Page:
Before too long you will have a small army coming at you with spears, guns, and even dynamite. Taking care of them usually requires some fun out-of-water acrobatics to pull them from their boats and jetskis. The more of these hunters you kill the higher your threat level becomes. As the threat level goes up you will be forced to deal with professionals who come to claim the bounty on your head. I absolutely adored these fights. They were challenging and are truly the shining stars in Maneater’s sometimes dull repetition.
I’m glad these encounters are fun too because they are an essential part of leveling up your Bull Shark. After completing some of these bouts your shark will receive an evolution. These evolutions act like upgrades and abilities to your organs, fins, body, and teeth. Eventually, my shark was covered entirely in bone that made me look like a monster straight out of my own worst nightmares. These evolutions can be upgraded even further with the use of nutrients which can be obtained by eating the wide array of sea creatures, and of course humans, you come upon. There isn’t too much variety in these evolutions, but there are enough to have some fun seeing what kind of horror show you can send into the sea.
Maneater’s graphic design is pretty decent as well. While the human character models aren’t spectacular, the underwater creatures look great. The sharks in particular move believably and have very subtle physics for their gills and bodies. It makes sense the underwater environments would be the focus; at least 80% of the game takes place there and it really is fun to explore. There were even moments where my fear of all things underwater made me a little nervous when diving into the dark blue depths.
On the other hand, there are far too many areas that trap you into relatively shallow and narrow spaces. Part of the fun of being a shark is exploring the ocean, but when so many of the areas are near shallow docks and golf resorts I started to feel really hampered and claustrophobic. This normally isn’t too much of an issue, but as you explore you start having to fight new and larger predators. Fighting crocodiles and other sharks in tight corridors is a pain that quickly moves away from challenging towards irritating.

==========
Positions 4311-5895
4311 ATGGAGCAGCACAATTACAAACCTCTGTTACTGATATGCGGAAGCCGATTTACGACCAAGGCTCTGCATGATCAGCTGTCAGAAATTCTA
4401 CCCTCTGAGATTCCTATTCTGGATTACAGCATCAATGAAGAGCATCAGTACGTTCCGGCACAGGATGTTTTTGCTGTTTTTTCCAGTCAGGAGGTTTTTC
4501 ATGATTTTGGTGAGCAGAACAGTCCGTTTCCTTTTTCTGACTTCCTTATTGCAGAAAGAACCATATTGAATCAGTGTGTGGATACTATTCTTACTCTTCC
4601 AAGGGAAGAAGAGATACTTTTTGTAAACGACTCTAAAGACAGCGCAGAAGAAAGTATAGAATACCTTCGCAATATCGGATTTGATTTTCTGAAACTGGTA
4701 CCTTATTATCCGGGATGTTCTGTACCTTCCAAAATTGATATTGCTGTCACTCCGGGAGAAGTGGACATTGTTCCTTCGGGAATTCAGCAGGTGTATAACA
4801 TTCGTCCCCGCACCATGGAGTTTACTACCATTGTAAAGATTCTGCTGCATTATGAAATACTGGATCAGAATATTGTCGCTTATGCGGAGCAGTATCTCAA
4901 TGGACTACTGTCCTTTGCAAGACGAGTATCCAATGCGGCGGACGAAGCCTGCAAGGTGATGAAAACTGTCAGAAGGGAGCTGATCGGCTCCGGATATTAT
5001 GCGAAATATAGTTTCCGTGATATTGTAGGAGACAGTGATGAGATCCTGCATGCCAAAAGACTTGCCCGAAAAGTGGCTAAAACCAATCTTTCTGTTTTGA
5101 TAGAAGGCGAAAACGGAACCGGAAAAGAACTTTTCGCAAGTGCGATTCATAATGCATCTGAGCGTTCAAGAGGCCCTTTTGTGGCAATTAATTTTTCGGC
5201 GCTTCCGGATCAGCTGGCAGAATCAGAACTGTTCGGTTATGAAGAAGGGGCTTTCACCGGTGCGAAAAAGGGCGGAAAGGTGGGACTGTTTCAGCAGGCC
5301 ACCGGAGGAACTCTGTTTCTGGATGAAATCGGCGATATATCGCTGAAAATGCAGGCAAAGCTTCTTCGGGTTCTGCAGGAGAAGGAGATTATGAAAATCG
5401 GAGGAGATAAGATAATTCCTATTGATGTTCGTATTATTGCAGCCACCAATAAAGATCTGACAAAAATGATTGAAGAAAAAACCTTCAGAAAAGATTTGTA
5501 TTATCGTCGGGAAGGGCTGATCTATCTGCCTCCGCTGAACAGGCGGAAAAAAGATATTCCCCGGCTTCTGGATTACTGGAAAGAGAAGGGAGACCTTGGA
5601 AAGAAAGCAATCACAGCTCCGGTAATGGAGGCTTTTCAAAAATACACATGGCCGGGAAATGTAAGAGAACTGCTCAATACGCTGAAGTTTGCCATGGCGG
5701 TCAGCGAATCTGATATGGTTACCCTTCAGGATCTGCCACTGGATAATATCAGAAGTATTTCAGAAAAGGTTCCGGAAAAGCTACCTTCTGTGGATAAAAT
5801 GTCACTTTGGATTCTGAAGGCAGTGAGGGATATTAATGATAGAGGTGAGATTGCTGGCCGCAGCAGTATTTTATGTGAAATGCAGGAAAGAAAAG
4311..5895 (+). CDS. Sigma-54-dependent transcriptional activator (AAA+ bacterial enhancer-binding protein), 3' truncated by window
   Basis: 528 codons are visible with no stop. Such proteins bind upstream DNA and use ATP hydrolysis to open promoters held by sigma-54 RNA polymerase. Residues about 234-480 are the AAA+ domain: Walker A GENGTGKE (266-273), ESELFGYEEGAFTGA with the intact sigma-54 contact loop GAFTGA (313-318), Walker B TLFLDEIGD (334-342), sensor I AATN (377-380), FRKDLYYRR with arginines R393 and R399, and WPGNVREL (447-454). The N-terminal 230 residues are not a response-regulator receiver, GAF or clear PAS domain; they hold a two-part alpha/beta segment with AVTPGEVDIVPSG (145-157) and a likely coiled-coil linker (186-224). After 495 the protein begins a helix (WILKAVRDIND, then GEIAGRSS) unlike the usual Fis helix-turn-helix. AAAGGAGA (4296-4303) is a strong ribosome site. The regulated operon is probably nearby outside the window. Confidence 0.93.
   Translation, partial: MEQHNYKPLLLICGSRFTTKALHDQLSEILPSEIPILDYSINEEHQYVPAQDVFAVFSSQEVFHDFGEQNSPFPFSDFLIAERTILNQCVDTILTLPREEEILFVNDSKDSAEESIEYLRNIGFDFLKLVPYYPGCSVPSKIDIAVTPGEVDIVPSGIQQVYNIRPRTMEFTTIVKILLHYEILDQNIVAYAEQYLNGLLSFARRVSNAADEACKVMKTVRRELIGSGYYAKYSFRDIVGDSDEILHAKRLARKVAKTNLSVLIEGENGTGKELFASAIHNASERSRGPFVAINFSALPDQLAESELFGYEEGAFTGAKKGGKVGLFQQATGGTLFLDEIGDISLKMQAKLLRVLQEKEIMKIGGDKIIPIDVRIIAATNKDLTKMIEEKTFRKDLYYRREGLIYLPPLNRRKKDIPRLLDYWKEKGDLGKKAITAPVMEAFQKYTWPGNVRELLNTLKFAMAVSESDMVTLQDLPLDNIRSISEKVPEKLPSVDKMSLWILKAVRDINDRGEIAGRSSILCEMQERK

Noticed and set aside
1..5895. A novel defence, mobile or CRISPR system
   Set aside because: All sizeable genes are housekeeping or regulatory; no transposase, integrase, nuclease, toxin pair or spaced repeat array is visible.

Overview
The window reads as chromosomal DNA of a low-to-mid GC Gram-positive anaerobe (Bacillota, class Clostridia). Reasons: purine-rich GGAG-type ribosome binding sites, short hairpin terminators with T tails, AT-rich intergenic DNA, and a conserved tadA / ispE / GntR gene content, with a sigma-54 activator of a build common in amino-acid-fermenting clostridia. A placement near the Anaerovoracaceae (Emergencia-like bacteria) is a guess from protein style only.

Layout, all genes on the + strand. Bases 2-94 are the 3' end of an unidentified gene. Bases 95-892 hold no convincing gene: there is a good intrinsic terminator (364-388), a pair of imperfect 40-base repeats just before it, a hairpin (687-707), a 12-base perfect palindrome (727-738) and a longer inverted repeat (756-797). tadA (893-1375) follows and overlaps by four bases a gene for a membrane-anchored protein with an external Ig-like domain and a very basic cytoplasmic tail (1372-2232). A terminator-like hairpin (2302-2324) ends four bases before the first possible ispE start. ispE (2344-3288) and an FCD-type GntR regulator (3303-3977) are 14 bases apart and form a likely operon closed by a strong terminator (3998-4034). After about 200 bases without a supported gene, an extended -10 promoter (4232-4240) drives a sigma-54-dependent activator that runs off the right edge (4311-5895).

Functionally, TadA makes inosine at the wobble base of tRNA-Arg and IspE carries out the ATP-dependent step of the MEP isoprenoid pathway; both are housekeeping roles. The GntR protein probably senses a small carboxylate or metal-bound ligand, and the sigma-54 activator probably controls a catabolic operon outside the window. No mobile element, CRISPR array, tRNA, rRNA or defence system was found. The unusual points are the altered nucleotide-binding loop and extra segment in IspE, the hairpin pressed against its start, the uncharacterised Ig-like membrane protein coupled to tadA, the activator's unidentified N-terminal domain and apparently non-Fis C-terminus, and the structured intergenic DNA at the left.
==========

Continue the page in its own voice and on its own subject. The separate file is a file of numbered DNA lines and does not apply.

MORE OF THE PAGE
Outside of that, Maneater is a well-put-together game. The HUD is clean and only shares vital information, the map and quest log are simple to navigate, and the evolution and upgrade system is clear and easy to understand. There isn’t much music to speak of in Maneater, and the show is mostly stolen by the wildlife documentarian who narrates around your shark’s escapades.
The controls are pretty decent too. Underwater movement is usually the worst part of any game that has it. Maneater does a good job making you comfortable in its space. Despite a few moments of lunging in the wrong direction or missing a strike on a fisherman, I felt pretty confident in my play. The biggest issue I can see for PC players who choose to use a mouse and keyboard (not recommended by the developers) is the possibility of carpal tunnel. Bull sharks thrash to help kill their prey, and shaking your mouse side to side quickly becomes painful.
A Decent Bite
Considering the largely uncharted waters (sorry) of the shark simulator genre, it is hard to fault Maneater for its flaws. On the other hand, open world design has been a staple of gaming for over a decade and it is a shame to see such repetitive quest design. Along with a few too many claustrophobic environments, I have a hard time giving Maneater a blanket recommendation. That being said, I had a lot of fun playing it, and I think there is a lot to like if you can deal with a few annoyances.
Review copy provided by Tripwire Interactive for PC. Screenshots courtesy of Tripwire Interactive.